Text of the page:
Well, that didn't go very well, did it?
Boy, you hate to pile on the new University of California logo, especially when the pile is reaching Empire State Building levels. And in the interest of fairness, here's someone from the East Bay Express attempting to add a little perspective to the controversy over what some are making out to be the biggest branding mistake since someone decided to call one overexposed celebrity couple "Bennifer." Plus here's Merc columnist Scott Herhold admitting in public that he actually likes the thing.
But having said all that, an informal poll of anyone who has expressed an opinion to us over the last 48 hours has given the logo a big thumbs down. And when we say "informal poll," we mean unsolicited and spontaneous effusions, most of which contain the word "sucks." As one person told us: "When I first saw it I thought it was a hoax." (Personally, I don't get the fading yellow C, which in my own semiotic Rorschach test denotes "long, slow decline.")
Okay... so everyone's a critic. UC, for its part, is defending the logo and the process by which it was created, saying a mistaken impression has been fostered that what it's calling a "small monogram" is going to replace the traditional University of California seal.
"The seal signifies the prestige and tradition of the university itself, and is a treasured part of the UC identity," said one UC official on the system's web site. "There has never been any plan to replace it with the monogram." (The university does say in its University of California Brand Guidelines, though, that "The UC monogram with the [words] 'University of California' serves as the primary graphic identifier of the university for systemwide communications.")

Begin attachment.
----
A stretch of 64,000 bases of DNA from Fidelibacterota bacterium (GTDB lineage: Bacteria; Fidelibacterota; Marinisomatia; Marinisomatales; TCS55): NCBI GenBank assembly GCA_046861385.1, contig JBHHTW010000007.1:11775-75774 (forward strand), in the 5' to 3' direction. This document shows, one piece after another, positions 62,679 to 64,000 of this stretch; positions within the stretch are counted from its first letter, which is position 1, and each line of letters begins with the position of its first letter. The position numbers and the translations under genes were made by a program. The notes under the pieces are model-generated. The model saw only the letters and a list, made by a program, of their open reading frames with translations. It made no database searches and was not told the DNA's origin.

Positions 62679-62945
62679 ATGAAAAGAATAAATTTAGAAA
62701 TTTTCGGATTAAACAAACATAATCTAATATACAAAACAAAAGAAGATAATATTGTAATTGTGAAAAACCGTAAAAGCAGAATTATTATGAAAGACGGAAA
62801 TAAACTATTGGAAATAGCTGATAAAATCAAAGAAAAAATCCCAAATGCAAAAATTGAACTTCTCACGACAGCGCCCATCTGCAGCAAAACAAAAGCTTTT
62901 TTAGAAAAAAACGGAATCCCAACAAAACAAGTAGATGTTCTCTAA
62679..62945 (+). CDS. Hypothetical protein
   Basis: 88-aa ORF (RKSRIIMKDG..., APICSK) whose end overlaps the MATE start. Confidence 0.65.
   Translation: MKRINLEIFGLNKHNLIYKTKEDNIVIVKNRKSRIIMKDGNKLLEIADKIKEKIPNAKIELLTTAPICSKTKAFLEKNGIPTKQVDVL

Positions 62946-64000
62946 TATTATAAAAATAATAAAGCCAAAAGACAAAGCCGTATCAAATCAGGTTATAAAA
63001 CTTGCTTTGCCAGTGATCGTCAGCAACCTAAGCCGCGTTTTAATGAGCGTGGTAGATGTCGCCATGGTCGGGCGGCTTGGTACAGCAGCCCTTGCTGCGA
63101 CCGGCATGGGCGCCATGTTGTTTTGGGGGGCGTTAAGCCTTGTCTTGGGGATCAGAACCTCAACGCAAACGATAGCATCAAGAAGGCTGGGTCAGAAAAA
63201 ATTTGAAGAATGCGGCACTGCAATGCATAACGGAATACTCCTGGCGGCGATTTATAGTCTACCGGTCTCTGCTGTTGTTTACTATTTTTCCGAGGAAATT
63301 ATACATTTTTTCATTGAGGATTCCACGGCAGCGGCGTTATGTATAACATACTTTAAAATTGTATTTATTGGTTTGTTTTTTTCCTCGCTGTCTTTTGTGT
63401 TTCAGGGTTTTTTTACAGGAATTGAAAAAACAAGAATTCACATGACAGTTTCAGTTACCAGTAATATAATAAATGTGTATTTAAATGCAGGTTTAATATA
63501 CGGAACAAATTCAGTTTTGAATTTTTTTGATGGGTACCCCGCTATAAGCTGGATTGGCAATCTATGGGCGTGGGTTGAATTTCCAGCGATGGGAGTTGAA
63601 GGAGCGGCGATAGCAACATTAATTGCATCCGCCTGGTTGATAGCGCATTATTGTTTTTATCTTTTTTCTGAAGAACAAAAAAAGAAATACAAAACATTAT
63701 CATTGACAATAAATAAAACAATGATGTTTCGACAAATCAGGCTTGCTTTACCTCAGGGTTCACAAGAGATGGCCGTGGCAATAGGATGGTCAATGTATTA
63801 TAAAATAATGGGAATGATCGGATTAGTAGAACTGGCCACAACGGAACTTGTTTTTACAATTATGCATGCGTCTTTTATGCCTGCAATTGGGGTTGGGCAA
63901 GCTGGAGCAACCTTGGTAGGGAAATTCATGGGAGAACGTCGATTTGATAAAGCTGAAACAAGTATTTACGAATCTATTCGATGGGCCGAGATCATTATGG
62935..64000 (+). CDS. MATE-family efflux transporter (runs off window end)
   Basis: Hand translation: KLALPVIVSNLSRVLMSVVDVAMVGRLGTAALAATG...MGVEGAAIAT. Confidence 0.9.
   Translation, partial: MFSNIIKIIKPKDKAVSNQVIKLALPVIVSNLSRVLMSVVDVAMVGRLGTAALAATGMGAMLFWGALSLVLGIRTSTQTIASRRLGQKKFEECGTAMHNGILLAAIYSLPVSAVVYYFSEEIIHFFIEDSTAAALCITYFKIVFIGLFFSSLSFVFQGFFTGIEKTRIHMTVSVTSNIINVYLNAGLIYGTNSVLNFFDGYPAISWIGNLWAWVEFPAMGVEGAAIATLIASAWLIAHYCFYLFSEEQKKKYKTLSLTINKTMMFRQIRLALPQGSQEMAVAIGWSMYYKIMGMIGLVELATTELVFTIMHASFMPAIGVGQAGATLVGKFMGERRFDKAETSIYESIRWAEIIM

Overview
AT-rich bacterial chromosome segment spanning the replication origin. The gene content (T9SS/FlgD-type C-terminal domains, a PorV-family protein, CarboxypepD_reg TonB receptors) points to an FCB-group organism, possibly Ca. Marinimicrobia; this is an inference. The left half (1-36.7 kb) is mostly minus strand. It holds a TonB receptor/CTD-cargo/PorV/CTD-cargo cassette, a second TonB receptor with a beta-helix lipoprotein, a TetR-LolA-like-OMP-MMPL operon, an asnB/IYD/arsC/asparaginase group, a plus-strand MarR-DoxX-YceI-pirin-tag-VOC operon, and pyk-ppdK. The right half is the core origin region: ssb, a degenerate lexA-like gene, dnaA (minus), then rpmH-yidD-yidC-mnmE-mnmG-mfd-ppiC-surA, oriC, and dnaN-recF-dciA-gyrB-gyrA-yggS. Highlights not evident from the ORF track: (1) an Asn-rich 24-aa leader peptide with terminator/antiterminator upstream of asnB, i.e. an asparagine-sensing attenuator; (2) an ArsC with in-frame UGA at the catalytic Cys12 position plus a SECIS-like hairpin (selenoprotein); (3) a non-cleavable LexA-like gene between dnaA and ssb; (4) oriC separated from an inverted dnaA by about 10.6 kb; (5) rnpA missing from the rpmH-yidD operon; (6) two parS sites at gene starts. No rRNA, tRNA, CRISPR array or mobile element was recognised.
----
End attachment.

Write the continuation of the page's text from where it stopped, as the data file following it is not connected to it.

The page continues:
So KQED's Joshua Johnson decided to ask an actual branding expert about, you know, just what the hell happened. Here's an edited version of the interview with Paul Parkin, a founding partner of SALT Branding, a San Francisco-based consulting firm whose clients have included AT&T, Coca-Cola and Xerox.
JOSHUA JOHNSON: First, tell us what branding is and what purpose it serves...
SALT BRANDING'S PAUL PARKIN: Branding is the way companies and organizations connect with people. They tell them about what they do, what their products are, and hopefully build a connection about why they should care about them.
JOHNSON: What was your reaction to the new University of California logo?
PARKIN: I see something unfocused. It doesn't have any of the associations I expect from the UC system. It just left me a little flat.
JOHNSON: The brand guidelines for UC's new logo have language like 'visionary', 'pioneering, ' 'audacious,' and 'boldly Californian.' Is that the kind of thing one can even boil down to a single image or does it take more than that?
PARKIN: Logos are sort of the tip of the iceberg. They're the things that in the most shorthand, simplistic way customers see in their communications. But the reality is logos are just the first part of an entire communications strategy where you're really trying to connect with people on lots of different levels.
JOHNSON: How common are rebrandings like this nowadays, particularly in education?
PARKIN: I think this is becoming more and more common in education. Businesses have done this now for years; most companies go through some kind of rebranding every 10 years or so. They want to make sure they're relevant.